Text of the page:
Scholastic Aptitude Test

The SAT is a standardized test widely used for college admissions in the United States. It was first introduced in 1926, and its name and scoring have changed several times, being originally called the Scholastic Aptitude Test, then the Scholastic Assessment Test, then the SAT I: Reasoning Test, then the SAT Reasoning Test, and now simply the SAT.

The SAT is owned and published by the College Board, a private, non-profit organization in the United States. It is developed and administered on behalf of the College Board by the Educational Testing Service the test is intended to assess a student's readiness for college. The SAT was originally designed to be not aligned to high school curricula. 

 

The syllabus for SAT exam is

The SAT I tests a student's skills in

  • Critical reading
  • Mathematics
  • Writing

 

  1. The Critical Reading

The SAT I contains three critical reading sections:

  • Reading comprehension of 25 min
  • Sentence completions of 25 min and
  • Paragraph-length critical reading 20 min.

Reading comprehension test consists of a lot of passages followed by questions to be answered using the information given in the passages.

Sentence completion problems will require filling in the blanks with appropriate word.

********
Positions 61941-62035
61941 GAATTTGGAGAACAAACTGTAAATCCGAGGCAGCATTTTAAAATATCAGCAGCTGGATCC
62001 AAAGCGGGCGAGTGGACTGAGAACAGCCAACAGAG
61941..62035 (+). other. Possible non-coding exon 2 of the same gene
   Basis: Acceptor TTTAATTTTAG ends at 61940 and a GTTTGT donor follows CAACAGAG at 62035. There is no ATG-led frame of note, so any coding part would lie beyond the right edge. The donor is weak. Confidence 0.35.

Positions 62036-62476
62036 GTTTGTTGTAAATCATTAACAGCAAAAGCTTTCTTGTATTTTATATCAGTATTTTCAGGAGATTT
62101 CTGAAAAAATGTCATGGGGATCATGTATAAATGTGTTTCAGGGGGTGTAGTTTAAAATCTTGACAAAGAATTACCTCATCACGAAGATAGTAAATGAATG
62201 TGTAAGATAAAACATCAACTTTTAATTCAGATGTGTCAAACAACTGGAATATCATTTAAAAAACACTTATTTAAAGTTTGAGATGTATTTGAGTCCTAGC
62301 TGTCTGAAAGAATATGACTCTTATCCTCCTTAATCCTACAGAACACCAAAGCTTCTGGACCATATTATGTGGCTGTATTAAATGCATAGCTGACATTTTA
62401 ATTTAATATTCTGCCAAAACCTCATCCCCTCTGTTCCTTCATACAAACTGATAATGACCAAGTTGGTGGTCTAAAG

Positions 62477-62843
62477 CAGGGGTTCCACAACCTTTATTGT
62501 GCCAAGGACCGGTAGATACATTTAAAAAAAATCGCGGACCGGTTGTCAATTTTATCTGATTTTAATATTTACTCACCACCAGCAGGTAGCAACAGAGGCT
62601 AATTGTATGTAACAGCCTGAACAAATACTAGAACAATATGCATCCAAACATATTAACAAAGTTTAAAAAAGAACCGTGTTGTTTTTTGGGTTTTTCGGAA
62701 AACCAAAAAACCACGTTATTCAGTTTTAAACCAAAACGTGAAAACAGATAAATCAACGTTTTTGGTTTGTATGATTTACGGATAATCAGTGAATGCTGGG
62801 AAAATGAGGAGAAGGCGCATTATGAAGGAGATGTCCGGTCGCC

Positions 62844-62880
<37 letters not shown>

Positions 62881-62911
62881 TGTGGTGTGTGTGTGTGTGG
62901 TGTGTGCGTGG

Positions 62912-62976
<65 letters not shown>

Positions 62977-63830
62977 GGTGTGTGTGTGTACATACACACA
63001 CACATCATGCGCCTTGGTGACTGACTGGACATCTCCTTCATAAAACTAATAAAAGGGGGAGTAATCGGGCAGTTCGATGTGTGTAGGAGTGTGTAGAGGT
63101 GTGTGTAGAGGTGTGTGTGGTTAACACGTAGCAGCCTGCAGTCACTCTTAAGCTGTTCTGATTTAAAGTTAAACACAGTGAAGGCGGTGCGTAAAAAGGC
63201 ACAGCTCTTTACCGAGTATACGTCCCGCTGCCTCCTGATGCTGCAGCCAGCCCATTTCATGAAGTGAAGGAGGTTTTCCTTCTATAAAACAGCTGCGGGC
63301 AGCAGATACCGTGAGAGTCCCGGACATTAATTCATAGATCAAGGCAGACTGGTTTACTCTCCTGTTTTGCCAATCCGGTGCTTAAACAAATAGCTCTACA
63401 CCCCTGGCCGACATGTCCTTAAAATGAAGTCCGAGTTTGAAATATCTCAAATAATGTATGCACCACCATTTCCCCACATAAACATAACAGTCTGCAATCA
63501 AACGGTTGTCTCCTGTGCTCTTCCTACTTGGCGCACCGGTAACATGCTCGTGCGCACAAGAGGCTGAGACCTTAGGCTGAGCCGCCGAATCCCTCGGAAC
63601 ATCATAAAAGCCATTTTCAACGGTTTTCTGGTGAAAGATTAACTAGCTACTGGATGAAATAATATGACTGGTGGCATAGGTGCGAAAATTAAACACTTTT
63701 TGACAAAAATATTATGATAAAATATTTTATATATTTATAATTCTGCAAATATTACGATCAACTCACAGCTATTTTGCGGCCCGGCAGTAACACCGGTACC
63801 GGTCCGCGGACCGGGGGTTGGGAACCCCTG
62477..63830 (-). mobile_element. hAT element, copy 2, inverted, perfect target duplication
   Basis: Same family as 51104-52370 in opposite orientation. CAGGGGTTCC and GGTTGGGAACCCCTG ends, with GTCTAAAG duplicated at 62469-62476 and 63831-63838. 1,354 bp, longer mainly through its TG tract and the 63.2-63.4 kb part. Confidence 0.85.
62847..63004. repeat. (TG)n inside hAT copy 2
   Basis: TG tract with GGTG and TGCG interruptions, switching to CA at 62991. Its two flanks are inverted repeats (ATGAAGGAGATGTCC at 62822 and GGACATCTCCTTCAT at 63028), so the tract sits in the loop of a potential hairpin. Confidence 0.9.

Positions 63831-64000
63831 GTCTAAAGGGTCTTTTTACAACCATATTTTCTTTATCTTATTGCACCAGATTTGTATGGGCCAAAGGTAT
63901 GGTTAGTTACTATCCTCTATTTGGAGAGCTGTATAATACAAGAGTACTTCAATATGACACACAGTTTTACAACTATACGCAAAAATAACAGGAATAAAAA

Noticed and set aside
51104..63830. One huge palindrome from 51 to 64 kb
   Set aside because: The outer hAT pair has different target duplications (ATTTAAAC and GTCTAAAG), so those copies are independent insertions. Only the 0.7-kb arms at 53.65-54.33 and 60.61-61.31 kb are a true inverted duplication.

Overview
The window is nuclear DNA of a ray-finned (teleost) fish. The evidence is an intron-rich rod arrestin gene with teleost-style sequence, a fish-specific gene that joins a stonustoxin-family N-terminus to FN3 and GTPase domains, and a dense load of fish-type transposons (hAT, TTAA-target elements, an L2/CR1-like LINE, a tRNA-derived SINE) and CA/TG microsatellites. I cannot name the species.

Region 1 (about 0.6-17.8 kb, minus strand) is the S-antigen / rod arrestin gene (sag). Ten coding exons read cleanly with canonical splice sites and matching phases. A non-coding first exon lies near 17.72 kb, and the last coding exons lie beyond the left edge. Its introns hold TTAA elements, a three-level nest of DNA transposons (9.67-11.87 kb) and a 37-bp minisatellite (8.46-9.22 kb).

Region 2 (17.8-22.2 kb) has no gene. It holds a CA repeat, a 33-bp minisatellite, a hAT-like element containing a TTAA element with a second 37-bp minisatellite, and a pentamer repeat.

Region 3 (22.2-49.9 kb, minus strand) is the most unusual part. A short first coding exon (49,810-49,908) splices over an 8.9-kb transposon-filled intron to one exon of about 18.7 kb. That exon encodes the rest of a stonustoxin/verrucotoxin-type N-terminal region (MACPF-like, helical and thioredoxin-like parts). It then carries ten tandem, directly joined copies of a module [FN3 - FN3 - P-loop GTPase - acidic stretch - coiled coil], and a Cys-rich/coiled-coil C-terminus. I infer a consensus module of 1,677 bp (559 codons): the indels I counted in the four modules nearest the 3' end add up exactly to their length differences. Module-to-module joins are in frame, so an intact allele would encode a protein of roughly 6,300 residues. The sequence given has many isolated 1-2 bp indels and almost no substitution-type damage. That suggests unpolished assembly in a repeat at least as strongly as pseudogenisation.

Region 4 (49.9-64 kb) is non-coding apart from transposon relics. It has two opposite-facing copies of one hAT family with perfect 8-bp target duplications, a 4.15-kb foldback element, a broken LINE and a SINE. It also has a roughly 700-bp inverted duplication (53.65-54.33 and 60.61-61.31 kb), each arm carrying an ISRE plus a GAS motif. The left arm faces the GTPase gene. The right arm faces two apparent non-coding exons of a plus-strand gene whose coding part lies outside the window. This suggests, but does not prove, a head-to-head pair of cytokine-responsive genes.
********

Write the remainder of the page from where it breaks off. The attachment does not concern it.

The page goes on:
1. Math section

The SAT contains three Math sections:

  1. Algebra and functions of 25 min
  2. Geometry Statistics of 20 min
  3. Probability and Data analysis of 20 min

There will be 54 questions in all. 44 of them are multiple-choice. For the remaining ten questions, you will have to find answers on your own.

  1. The Writing

The SAT writing has three sections:

  1. Essay section of 25 min,
  2. Multiple choice sections lasting 25 minutes and 10 minutes.

The SAT writing sections will assess your ability to improve writing samples, identify writing errors, and produce your own clear, coherent essay.

SAT II exam

Subject Tests measure your knowledge and skills in particular subject areas, and your ability to apply that knowledge.

The SAT Subject Tests are the only national admissions tests that give you the opportunity to show hold of content in the specific subjects, such as English, history, mathematics, science, foreign languages and various other subjects.

Many colleges use the Subject Tests for admission, for course placement, and to advise students about course selection. Some colleges specify the Subject Tests that they require for admission or placement; others allow applicants to choose which tests to take. These tests give you and colleges a very reliable measure of how prepared you are for college-level work in particular subjects. Used in combination with other background information, they provide a dependable measure of your academic achievement and are a good predictor of future college performance in specific subject areas.

  • English
  • History
  • Mathematics
  • Science
  • Languages